A 21-year-old man has been handed a 10-year sentence for a spate of robberies and an attempted robbery in Belfast.
During one of the raids Jonathon Carville put a female employee in a headlock, and when a male came to her assistance Carville bit part of his ear off.
Judge Neil Rafferty QC handed Carville, from Felden Place in Newtownabbey, a 10-year sentence and told him he would be eligible for release after serving half the term.
The judge also imposed an extended custodial sentence of three years on licence.
Belfast Crown Court heard that Carville was arrested on December 3 last year shortly after robbing a north Belfast pharmacy at knifepoint of 170 diazepam and 80 pregabalin tablets.
At the time Carville was wearing a distinctive red puffa jacket, enabling police to link him to the armed robbery of a Mace store in west Belfast the previous day.
On this occasion he robbed the store of cigarettes and money while brandishing a knife while wearing the same red coat.
Carville was arrested and bailed, and three months later - on March 30 this year - he attempted to rob an off-licence in north Belfast.
He entered the premises around 7.40pm and proceeded to put a female member of staff in a headlock, choking her. He then bit off part of the ear of a man who tried to intervene and was arrested after being restrained at the scene.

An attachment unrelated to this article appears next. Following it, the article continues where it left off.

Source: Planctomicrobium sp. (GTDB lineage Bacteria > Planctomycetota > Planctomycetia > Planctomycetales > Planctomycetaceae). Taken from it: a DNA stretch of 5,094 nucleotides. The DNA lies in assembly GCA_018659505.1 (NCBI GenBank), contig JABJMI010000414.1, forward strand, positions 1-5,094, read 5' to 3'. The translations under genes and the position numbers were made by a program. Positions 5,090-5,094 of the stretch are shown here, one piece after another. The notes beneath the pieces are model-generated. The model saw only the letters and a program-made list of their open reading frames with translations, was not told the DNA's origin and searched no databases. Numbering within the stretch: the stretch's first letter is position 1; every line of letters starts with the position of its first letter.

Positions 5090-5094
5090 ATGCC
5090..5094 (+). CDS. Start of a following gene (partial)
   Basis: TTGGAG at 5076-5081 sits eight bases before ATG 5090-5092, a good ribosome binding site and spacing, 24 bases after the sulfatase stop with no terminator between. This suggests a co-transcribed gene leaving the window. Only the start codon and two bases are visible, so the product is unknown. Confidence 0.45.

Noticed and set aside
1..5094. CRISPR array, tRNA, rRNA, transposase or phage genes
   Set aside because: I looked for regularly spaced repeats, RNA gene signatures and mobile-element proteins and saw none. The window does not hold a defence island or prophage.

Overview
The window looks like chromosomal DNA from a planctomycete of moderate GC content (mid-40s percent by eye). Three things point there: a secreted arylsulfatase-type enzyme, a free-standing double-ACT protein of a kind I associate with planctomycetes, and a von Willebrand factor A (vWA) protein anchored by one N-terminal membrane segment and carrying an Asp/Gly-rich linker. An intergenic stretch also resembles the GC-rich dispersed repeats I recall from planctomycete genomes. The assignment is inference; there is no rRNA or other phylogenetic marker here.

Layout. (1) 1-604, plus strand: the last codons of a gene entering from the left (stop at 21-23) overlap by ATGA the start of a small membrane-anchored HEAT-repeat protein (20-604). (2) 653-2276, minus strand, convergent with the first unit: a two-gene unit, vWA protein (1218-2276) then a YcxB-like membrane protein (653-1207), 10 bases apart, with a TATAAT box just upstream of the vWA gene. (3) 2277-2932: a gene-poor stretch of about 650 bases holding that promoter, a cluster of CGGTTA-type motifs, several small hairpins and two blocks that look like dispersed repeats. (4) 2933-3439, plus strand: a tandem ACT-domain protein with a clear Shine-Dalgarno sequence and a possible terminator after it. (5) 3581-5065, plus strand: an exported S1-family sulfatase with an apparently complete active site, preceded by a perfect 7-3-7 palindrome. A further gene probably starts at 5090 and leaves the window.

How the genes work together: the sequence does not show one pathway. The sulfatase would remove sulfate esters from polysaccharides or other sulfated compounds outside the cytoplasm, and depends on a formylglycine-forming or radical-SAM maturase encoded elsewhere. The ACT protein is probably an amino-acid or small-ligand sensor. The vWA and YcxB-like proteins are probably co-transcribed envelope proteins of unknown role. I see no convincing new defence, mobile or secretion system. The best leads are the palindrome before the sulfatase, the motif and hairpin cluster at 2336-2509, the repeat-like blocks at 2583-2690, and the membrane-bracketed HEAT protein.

Judge Rafferty said the incident would have been "frightening and terrifying" for the female worker, and also praised the "robust intervention" by the public.
A prosecution barrister said while Carville's offending was unsophisticated, it showed planning and premeditation.
Defence counsel Stephen Toal revealed his client was involved in a serious car accident in which his young cousin was killed and the driver left brain-damaged.
Mr Toal said since then Carville's "thought processes are corrupted" from which a "thirst for drugs erupted" and that it was in a "desperate attempt to feed his addiction" that he offends.
Handing Carville a 10-year sentence, with an extended three years on licence, Judge Rafferty said the ear-biting, where "significant violence" was used, was an aggravating factor.